Judge extends break on ‘Heartbeat’ abortion law amid legal challenge: Capitol Letter

‘Heartbeat’ pending: A Hamilton County judge issued an order from the bench on Friday putting Ohio’s “heartbeat” abortion ban on hold while he considers whether the law violates the state’s constitution. Hamilton County Court of Common Pleas Judge Christian Jenkins had previously stayed the bill with consecutive two-week restraining orders, but Laura Hancock reports the preliminary injunction issued Friday is a more permanent order who could set the law aside for the duration of the case. This means Ohio is reverting to previous law, which allows abortion up to 22 weeks, rather than when fetal heart activity is detected, usually around six weeks.

We have problems : Hancock also looks at Issue 1, which would require judges to consider public safety when setting the amount of cash bail. The topic of bail came to a head after a majority of the Ohio Supreme Court ruled in January that judges can only consider public safety when setting non-monetary bail conditions, such as such as anklets, curfews or ordering someone to stay away from certain people or places.

Unfair criticism? Governor Mike DeWine’s latest TV ad, unveiled on Friday, attacks Democratic opponent Nan Whaley for supporting the American Rescue Plan Act, a federal coronavirus relief bill passed by Democrats last year. last. But as Jeremy Pelzer reports, DeWine has been advertising hundreds of millions of dollars in state grants paid for with ARPA money for months. A spokeswoman for the DeWine campaign said the announcement was not hypocritical, because Congress passed ARPA and the governor — who had previously announced he did not support the law — was just spending the money. money donated to Ohio.

An extra day: Tuesday is the deadline to register to vote or update your voter registration for the November 8 election. And on Wednesday, county election commissions will begin voting early, in person, as well as mailing blank absentee ballots to those who have requested them. Andrew Tobias has more details on the process here.

Family matters: Representative Tim Ryan gave his family the sitcom treatment in a new Senate campaign ad. The spot features Ryan, his wife, Andrea, stepchildren and son. “Some people think they have to agree with their politicians 100% of the time. And I ask those people, are any of you married? Ryan starts, redirecting a line he uses during the election campaign JD Vance staff were quick to point out on Twitter that Ryan voted 100% of the time with President Joe Biden’s agenda.

Recall: Ryan and Vance are having their first Senate campaign debate tonight. The event is scheduled to begin at 7 p.m. in Cleveland at local Fox affiliate WJW. You can watch the debate on the WJW website or on TV at your local Nexstar affiliate (WCMH in Columbus, WYFX in Youngstown, WDTN in Dayton, or WTRF in Steubenville.) A Sinclair affiliate in Cincinnati, WKRC, also airs it. .

Celebrity sightings: Singer Paul Simon and actor Mark Hamill, who helped Democrat Tim Ryan’s U.S. Senate campaign, are among a slew of celebrities getting involved in Ohio’s political races this year, reports the WCMH in Columbus. The cast of “The West Wing” — Martin Sheen, Allison Janney and Bradley Whitford — tuned into a Zoom event on Sept. 23 to support Democratic gubernatorial candidate Nan Whaley. The main celebrity helping Republicans in Ohio is former President Donald Trump, who has made several trips to the state to support his favorite candidates.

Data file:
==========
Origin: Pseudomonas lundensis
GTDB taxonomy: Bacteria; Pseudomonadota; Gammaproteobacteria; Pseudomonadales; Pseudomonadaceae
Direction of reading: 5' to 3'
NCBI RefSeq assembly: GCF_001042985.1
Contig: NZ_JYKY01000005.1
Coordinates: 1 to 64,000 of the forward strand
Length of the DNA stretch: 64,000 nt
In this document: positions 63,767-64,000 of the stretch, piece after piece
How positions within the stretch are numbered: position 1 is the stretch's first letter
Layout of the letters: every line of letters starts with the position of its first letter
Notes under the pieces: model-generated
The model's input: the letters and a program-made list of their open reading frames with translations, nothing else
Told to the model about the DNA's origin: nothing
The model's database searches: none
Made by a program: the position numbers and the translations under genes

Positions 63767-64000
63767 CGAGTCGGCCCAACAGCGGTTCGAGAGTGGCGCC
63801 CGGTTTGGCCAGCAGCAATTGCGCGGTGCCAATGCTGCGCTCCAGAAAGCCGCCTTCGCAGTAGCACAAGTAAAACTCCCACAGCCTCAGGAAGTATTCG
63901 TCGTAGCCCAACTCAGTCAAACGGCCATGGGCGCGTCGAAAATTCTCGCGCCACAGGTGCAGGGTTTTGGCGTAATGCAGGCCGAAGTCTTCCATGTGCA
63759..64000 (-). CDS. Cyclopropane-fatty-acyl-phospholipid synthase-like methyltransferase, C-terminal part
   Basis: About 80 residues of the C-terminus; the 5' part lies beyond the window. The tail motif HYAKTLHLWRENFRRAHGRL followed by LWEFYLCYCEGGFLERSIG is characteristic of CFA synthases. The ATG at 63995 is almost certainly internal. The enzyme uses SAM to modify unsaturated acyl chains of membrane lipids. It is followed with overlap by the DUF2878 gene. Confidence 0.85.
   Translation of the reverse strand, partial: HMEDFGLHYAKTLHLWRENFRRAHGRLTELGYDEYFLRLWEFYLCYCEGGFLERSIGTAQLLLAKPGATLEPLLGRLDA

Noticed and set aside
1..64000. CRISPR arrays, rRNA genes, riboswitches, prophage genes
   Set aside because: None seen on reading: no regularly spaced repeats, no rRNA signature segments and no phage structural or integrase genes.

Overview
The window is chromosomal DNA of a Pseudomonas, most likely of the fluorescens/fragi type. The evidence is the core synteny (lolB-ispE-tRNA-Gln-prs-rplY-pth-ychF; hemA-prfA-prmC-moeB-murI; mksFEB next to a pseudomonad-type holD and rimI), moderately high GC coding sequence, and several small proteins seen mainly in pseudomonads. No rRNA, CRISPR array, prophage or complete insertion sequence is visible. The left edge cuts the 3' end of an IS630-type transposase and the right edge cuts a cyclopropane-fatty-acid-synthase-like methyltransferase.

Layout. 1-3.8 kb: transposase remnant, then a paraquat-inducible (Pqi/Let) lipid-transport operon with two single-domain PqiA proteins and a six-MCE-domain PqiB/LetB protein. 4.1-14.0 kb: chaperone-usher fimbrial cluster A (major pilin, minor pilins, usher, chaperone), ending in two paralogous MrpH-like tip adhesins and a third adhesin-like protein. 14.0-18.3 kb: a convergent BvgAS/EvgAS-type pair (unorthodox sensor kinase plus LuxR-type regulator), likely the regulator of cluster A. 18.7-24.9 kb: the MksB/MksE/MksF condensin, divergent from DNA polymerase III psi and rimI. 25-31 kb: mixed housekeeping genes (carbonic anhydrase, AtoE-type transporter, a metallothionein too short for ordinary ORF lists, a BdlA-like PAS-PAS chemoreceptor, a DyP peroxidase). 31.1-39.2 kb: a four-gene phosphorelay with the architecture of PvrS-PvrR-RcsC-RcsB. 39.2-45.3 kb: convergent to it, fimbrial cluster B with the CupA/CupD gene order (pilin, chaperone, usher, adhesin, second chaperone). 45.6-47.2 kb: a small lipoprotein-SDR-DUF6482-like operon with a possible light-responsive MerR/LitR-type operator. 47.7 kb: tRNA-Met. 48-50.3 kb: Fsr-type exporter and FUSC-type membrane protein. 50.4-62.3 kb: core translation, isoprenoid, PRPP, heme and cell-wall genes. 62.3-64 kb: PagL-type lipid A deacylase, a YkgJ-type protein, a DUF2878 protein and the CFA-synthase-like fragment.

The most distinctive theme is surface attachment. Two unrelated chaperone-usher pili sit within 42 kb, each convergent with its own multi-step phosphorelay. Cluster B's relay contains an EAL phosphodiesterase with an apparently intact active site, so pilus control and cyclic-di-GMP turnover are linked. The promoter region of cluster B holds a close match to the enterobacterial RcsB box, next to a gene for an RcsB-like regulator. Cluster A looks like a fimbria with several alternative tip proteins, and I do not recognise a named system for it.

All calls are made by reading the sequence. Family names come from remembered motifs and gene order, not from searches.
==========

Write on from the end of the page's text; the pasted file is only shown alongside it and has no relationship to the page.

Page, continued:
Instant Judgment: U.S. Representative Shontel Brown, a Democrat from Warrensville Heights, introduces legislation that could help families of children with chronic illnesses qualify for higher benefits from the Supplemental Nutrition Assistance Program by allowing them to deduct medical expenses more than $35 incurred by a sick child of the income used to qualify for SNAP benefits. “We are in the midst of a hunger crisis and must continue to work to ensure our safety net programs remain resilient,” Brown said in a statement.

Five things we learned from the May 16, 2022 financial disclosure of State Rep. Paula Hicks-Hudson, a Democrat from Toledo. She is running for Ohio’s 11th Senate District against Republican Tony Dia in the Nov. 8 election.

1. Apart from her work as a state representative, she also works for the Redeemer Lutheran Church, where she serves as minister of music.

2. She operates through a corporation called the Law Office of Hicks-Hudson.

3. At some point in 2021, she owed at least $1,000 to three lenders: Wells Fargo, Capitol One, and Toledo Federal Urban Credit Union.

4. In 2021, she received $6,010.54 in accommodation and mileage reimbursements.

5. She revealed that she received gifts from LMCC/NECA/IBEW Local 8 and the Toledo Regional Chamber of Commerce.

Congressional candidate Max Miller, a Republican from Rocky River, received the “Friend of Agriculture” designation from the Political Action Committee of the Ohio Farm Bureau Federation Agriculture for Good Government (OFBF-AGGPAC) for his strong support to Ohio Agriculture.

“Tim Ryan has HUGELY surpassed me.”

A fundraising email from JD Vance that David Skolnick of the Youngstown Vindicator highlighted in a Friday column. Skolnick wrote that the $17.2 million Rep. Tim Ryan raised and $19.2 million he spent in the third quarter of this year is “staggering” and “breathtaking” without any precedent in the history of the state. Vance has yet to share his campaign finance numbers, which are due out next Saturday.

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